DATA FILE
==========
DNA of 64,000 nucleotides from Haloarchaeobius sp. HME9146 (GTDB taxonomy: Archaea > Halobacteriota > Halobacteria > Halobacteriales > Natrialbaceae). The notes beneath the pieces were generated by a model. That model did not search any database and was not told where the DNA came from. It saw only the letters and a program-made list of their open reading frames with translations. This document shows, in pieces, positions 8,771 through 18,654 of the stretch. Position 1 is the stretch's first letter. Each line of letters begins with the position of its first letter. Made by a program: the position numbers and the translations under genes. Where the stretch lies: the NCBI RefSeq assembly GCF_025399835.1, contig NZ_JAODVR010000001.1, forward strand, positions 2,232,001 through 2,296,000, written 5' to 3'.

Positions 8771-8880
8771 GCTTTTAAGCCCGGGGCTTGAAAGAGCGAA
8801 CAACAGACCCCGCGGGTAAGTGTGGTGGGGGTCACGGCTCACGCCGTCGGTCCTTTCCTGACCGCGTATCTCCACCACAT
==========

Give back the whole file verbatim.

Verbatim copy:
DNA of 64,000 nucleotides from Haloarchaeobius sp. HME9146 (GTDB taxonomy: Archaea > Halobacteriota > Halobacteria > Halobacteriales > Natrialbaceae). The notes beneath the pieces were generated by a model. That model did not search any database and was not told where the DNA came from. It saw only the letters and a program-made list of their open reading frames with translations. This document shows, in pieces, positions 8,771 through 18,654 of the stretch. Position 1 is the stretch's first letter. Each line of letters begins with the position of its first letter. Made by a program: the position numbers and the translations under genes. Where the stretch lies: the NCBI RefSeq assembly GCF_025399835.1, contig NZ_JAODVR010000001.1, forward strand, positions 2,232,001 through 2,296,000, written 5' to 3'.

Positions 8771-8880
8771 GCTTTTAAGCCCGGGGCTTGAAAGAGCGAA
8801 CAACAGACCCCGCGGGTAAGTGTGGTGGGGGTCACGGCTCACGCCGTCGGTCCTTTCCTGACCGCGTATCTCCACCACAT